The Bleacher Report Grand Prix Hall of Fame: Tazio Nuvolari by Michael Griffin

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The Bleacher Report Grand Prix Hall of Fame:  Tazio  Nuvolari by Michael Griffin

 

Tazio Giorgio Nuvolari (November 16, 1892August 11, 1953)

 

Tazio Nuvolari, a legend in his own era and ours today, was known as the Flying Mantuan, acquiring that name for his understanding of how a car would handle, even in the most unknown of conditions.

Nuvolari epitomized courage and determination to win or get the best result possible, whatever was holding him or his car back. For over 30 years, he amazed the motorsport fraternity with his performances and natural ability on both two and four wheels.

He was born November 18, 1892 in Casteldrio near Mantua. His uncle Guiseppe was a dealer in Bianchi and soon he introduced his nephew to a phenomenon which would soon become his life. After Tazio served his time in the Italian Army as a driver, he began to race competitively on motorcycles when he was 28, a relatively late age when you look at motorsport in the modern era.

In his time, he raced Nortons, Saroleas, Garellis, Fongris and Indians. His riding was soon noticed by the incredibly powerful team Bianchi, of which he soon became a member and then national champion of motorcycling in Italy.

At the Monza Grand Prix for motorcycle racing, Tazio crashed heavily in practice and was lucky to survive. He suffered two broken legs, which to any normal person which leave them immobile, but not Tazio Nuvolari.

After the doctors put both of his legs in plaster, they told him it would be a minimum of one month before he would even be able to stand, never mind walk, and much longer before they would allow him to race again.

The next day, Tazio instructed his engineers to tie him to the bike and give him a push start, which they did, and Tazio went on to win the race...the legend was born.

Nuvolari began racing motorcars in 1924 when he was 32, still competing in motorcycle series at the time. Three years later he started his own team, buying a pair of Bugatti 35b’s which he shared with his partner Achille Varzi, who also happened to be a successful motorcycle racer.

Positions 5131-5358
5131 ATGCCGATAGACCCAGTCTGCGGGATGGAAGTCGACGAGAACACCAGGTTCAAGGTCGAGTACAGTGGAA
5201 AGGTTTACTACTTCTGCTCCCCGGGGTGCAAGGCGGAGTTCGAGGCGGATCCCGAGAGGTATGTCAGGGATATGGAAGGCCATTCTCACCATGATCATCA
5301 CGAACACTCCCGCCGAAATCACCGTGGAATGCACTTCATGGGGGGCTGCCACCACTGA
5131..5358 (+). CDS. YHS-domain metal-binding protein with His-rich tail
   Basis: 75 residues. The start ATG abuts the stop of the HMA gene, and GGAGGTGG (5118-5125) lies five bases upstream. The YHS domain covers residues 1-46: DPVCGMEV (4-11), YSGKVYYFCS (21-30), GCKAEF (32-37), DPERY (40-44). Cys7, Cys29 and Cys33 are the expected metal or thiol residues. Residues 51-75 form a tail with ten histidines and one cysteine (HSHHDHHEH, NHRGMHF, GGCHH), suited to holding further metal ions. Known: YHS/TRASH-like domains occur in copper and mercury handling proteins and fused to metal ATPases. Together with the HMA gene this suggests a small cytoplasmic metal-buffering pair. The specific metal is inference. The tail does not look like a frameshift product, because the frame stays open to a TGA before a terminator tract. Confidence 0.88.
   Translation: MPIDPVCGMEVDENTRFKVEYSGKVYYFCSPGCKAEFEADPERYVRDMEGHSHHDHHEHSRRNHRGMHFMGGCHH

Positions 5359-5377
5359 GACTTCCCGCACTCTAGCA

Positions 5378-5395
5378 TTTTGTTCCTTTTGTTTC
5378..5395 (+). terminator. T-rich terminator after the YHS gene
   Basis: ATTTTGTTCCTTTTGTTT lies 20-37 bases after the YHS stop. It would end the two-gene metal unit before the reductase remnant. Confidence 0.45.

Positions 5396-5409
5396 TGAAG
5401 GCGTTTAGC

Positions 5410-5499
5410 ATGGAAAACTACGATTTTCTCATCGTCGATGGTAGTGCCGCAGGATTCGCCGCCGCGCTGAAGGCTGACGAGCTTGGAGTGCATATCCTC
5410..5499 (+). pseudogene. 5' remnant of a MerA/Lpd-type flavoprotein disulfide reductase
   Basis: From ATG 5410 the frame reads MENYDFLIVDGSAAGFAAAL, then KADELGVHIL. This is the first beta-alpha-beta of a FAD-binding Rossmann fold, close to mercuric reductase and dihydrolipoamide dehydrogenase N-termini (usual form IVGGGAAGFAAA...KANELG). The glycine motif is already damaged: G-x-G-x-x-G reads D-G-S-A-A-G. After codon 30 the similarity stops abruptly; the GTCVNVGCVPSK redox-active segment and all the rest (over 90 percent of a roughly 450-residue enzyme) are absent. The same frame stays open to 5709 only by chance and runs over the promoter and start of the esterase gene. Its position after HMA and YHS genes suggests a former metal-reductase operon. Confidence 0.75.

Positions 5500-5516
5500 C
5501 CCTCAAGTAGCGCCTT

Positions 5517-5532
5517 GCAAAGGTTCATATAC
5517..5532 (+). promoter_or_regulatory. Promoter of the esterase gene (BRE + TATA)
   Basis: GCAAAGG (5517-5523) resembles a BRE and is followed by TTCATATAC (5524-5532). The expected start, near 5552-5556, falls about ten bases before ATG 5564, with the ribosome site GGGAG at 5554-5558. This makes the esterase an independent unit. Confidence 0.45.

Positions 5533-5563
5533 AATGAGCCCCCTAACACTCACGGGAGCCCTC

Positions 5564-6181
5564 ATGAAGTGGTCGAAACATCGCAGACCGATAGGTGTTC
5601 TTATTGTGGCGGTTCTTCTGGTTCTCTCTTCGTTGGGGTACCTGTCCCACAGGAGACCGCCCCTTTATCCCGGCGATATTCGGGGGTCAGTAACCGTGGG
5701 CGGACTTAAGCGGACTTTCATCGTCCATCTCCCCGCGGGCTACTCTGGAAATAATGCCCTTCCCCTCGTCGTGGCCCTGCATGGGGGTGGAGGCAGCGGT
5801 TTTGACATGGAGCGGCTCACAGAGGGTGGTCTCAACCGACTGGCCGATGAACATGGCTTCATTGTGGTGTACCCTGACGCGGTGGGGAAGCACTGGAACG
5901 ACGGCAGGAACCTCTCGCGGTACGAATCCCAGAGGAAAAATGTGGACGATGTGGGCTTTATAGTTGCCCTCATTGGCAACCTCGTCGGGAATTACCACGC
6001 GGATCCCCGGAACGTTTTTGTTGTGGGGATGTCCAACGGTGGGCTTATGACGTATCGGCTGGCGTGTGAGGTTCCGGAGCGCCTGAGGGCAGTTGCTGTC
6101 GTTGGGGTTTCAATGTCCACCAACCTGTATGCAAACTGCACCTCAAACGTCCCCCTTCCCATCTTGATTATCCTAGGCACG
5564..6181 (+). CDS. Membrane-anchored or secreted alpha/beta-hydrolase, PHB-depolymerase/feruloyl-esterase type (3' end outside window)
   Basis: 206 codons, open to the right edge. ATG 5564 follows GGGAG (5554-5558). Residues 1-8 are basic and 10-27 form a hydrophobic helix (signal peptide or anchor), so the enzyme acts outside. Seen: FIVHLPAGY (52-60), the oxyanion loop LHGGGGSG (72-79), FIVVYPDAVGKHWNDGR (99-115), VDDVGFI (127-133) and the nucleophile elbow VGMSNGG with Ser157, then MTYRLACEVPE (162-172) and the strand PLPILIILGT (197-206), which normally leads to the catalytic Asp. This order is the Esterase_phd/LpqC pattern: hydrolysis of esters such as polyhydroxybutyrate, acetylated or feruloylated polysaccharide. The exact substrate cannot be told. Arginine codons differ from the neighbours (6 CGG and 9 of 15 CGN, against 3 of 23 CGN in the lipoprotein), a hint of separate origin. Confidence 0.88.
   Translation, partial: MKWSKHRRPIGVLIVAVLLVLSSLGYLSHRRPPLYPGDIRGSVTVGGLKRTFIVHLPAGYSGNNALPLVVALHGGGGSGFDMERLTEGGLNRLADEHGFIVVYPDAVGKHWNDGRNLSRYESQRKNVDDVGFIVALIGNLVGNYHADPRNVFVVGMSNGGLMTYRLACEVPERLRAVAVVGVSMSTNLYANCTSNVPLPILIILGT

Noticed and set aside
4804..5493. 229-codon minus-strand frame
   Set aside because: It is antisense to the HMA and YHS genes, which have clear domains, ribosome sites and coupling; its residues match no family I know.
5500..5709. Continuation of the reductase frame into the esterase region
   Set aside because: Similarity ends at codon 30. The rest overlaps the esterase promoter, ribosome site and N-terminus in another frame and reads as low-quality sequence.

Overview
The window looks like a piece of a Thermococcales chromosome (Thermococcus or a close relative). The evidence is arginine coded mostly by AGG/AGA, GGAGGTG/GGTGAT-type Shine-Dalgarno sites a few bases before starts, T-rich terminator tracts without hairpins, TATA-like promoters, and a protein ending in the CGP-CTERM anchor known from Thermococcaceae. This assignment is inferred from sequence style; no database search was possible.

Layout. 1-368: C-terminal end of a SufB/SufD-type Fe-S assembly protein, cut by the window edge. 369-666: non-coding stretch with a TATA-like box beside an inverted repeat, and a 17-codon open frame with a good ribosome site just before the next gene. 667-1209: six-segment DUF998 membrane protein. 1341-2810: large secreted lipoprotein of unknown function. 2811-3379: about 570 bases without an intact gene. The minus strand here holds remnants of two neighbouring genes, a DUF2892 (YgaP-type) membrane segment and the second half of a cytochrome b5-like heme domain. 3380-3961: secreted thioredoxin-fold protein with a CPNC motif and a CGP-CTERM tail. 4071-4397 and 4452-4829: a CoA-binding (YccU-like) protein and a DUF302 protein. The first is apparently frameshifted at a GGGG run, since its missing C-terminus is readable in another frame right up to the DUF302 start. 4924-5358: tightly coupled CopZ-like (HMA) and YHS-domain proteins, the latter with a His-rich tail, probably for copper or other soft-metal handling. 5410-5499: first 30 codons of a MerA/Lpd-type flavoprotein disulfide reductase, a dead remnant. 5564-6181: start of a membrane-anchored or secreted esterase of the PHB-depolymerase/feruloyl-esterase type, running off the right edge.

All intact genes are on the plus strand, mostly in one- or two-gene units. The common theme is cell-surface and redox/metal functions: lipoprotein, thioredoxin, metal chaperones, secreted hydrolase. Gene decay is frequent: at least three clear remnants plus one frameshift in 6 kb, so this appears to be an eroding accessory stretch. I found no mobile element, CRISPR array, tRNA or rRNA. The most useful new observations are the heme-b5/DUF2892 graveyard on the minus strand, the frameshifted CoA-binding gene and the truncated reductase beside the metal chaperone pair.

Unbeknownst to the pair, this friendship would soon turn into a heated rivalry.

Nuvolari soon began to win races at the expense of Varzi, who soon grew agitated with the success and talent of his team-mate, and decided to leave the team. Varzi, the son of a wealthy merchant banker, could easily afford better equipment and soon bought a pair of Alfa Romeo’s.

Nuvolari soon joined his team and became embroiled in a heated rivalry with Varzi again. The rivalry reached its climax in the best possible way, in the 1930 Mille Miglia. Nuvolari took the brave decision of driving with no lights on in the night, to let Varzi believe that he was well ahead of him.

With just three kilometres left in the race, Nuvolari pulled alongside Varzi, smiled at him, gave him a cheeky wink, and flashed on his headlights and stormed off into the lead. That drive is widely regarded as one of the bravest, and funniest performances of all time.

Then, in the Targa Florio of 1932, he requested a mechanic from Enzo Ferrari (you may have heard of him), a man as light, if not lighter than Tazio himself. Nuvolari took the young and inexperienced little man and told him that he would warn him of any particularly scary or tight corners so not to frighten the poor lad (don’t you feel sorry for the young lad?).

As they approached a corner, Nuvolari would bark an order at the young man to tell him to duck under the dashboard of the car. After the race and yet another victory for Nuvolari, Ferrari asked how the mechanic had survived the ride of his life.

“He shouted at the first turn, and finished at the last. I was under the car all the time, quite boring but it was ok, I guess”

In 1933 he scored many more victories but soon became estranged from Ferrari and signed with Maserati. That year also saw Tazio travel to Northern Ireland to compete in the Tourist Trophy Race and drive a supercharged MGK3 Magnee.

Somebody calmly asked him if he liked the brakes, but Tazio said he could not tell as he did not really use them...that is actually rather scary.

In 1935, Nuvolari made a return to Alfa Romeo and scored one of his greatest victories at the Nurburgring. Driving an obsolete Alfa against the technical might of the Germans, he drove at the very edge and over it quite often.